Consumers are feeling the pinch as the rising cost of energy helped push up consumer prices in the United States last month, according to government statistics released on Thursday; easing the fears of many economists of a possible decline in prices repelling their fear of deflation.

The Bureau of Labor Statistics reported that the consumer price index rose to a seasonally adjusted 0.4 percent in February, the second straight month of growth. The index came in at a higher than projected 0.3 percent made by many economists across the U.S., according to Bloomberg.  The increase helped push the overall 12-month growth of the CPI to 1.6 percent.

Economists anticipated the core index rate, which excludes food and energy a measure that excludes highly volatile oil prices. This core rate rose 0.2 percent in January and was up 1 percent for the previous 12 months. A 1 percent rise in apparel prices accounted for the acceleration in the core index, according to the report.

“The main reason for the hike is the rising cost of doing business for many companies,” said Julia Coronado Chief Economist North America at BNP Paribas.

U.S. Economists forecast a 2.5 percent inflation rate this year; the steady increase seen in the last few months could make this a possibility.  This increase is good for the economy as it moves us away from the dreaded specter of deflation. It reflects of the confidence businesses have in consumers to absorb the increased price of goods.

However, the surge in the price of raw materials and fuel prices are beginning to cut into already tight budgets.  This is particularly troubling as consumers by wage stagnation and the weight of the slow economy struggle to maintain their homes.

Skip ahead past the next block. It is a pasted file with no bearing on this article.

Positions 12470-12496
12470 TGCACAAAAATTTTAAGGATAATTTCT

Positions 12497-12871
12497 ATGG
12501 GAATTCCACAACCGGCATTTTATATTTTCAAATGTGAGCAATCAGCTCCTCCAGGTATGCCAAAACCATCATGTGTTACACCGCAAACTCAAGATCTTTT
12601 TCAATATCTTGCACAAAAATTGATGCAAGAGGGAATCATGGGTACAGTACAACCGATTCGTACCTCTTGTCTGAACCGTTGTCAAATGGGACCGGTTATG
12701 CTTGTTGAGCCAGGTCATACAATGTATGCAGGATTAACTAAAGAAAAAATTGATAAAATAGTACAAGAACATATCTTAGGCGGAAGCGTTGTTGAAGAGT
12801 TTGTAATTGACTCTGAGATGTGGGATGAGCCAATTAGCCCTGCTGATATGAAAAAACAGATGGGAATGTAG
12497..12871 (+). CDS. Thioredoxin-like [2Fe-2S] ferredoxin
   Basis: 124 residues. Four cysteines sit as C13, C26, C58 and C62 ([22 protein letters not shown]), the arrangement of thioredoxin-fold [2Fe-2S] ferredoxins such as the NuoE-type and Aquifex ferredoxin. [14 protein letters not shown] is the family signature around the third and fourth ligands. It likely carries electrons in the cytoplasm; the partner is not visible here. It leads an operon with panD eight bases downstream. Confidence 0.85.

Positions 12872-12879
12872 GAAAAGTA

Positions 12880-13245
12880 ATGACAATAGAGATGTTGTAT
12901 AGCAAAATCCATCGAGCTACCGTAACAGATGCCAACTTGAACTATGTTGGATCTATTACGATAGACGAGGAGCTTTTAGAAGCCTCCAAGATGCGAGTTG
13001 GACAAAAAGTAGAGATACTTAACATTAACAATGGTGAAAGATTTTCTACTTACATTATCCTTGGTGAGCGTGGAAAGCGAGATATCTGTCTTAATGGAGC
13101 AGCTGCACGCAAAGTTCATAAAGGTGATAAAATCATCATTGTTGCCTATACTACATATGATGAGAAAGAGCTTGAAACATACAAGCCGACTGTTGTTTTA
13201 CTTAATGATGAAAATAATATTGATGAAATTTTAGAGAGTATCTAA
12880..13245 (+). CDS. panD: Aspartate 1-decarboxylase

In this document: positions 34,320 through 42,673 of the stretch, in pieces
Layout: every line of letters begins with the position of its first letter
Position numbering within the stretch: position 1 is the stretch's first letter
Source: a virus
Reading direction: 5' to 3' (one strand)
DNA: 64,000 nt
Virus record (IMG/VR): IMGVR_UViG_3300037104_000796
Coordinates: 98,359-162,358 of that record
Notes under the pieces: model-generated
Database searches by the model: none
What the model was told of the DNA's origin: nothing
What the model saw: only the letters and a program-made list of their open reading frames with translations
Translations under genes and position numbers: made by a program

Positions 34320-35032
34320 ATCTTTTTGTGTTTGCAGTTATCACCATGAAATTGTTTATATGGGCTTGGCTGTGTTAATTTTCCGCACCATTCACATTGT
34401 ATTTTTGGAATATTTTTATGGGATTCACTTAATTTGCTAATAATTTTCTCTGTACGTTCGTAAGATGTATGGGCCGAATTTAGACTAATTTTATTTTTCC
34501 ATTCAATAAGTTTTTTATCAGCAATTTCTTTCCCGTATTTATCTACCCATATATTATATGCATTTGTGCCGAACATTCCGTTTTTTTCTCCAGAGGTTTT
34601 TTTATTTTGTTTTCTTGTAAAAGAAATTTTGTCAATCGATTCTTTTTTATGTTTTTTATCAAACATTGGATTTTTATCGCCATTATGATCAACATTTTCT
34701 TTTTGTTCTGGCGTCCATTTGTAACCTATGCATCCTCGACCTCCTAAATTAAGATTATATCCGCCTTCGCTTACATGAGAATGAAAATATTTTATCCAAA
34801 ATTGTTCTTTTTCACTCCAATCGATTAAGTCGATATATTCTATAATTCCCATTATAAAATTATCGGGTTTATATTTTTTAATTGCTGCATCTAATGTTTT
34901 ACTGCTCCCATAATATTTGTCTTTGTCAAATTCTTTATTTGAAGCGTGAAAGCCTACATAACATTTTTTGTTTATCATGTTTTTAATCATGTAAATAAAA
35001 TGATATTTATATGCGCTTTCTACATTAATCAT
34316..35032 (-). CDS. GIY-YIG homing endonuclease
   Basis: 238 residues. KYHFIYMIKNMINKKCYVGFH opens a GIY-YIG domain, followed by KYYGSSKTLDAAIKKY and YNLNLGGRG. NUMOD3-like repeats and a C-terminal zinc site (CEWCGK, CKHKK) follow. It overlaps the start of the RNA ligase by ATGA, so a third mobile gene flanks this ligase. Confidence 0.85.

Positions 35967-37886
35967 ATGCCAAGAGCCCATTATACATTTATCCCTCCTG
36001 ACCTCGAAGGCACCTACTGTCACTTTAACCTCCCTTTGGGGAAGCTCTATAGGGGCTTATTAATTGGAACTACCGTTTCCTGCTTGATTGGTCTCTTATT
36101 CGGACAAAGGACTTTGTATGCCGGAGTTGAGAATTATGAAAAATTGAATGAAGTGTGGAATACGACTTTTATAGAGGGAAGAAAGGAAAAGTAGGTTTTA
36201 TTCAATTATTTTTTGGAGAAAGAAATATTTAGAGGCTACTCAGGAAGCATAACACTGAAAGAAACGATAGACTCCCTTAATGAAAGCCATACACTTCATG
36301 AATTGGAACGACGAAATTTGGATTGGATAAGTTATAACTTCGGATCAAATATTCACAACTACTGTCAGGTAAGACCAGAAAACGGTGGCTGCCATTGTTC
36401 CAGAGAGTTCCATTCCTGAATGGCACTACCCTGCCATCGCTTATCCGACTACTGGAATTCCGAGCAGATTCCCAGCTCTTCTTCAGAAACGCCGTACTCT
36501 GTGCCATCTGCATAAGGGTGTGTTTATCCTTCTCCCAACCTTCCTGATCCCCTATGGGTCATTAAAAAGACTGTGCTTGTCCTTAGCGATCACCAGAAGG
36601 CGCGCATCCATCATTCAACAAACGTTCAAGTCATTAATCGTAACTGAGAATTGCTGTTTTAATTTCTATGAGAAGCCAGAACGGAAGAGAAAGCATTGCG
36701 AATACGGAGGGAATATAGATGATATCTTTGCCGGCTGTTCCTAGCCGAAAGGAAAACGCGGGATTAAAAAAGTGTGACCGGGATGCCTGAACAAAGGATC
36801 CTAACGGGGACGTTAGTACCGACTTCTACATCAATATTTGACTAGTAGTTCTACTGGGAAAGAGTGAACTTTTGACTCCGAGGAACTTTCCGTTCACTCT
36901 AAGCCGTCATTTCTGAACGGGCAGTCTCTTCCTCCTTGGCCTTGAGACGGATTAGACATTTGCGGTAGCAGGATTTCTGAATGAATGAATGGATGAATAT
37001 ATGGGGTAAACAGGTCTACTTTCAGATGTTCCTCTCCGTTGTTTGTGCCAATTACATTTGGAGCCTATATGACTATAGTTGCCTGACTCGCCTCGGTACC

“Rising fuel and energy prices are gobbling up household income,” said Michael Englund, Principal Director and Chief Economist for Action Economics, LLC.

Englund notes that food companies, retailers and manufacturers are becoming more willing to pass the buck- so to speak into the wallets of consumers.

The increase in prices could impact the Obama Administration’s recently passed the Tax Relief, Unemployment Insurance Reauthorization, and Job Creation Act of 2010, which passed in early December to stimulate the economy. Economists fear that the modest gains provided by such a measure could be tempered by the rising cost of living.

Despite the pinch on consumers, economists see the new numbers as a sign of success by the Federal Reserve.

“The Fed tried everything possible to fight deflation,” said Nathaniel Karp, Chief U.S. Economist for BBVA Compass.

Karp is referring to the Federal Reserve Board’s decision to start a Treasury bond-buying program. The aim of the program was to inject life into the economy by lowering interest rates in an effort to increase lending, lift stock prices and encourage more spending to fuel the recovery.

“We now can stop worrying about deflation and how it will affect the market and should begin to look at the fiscal problems facing the country,” said Karp.  He adds, “Now we have to focus on making a good plan and a good strategy to face the challenges we have in education and job growth to stay competitive in the world

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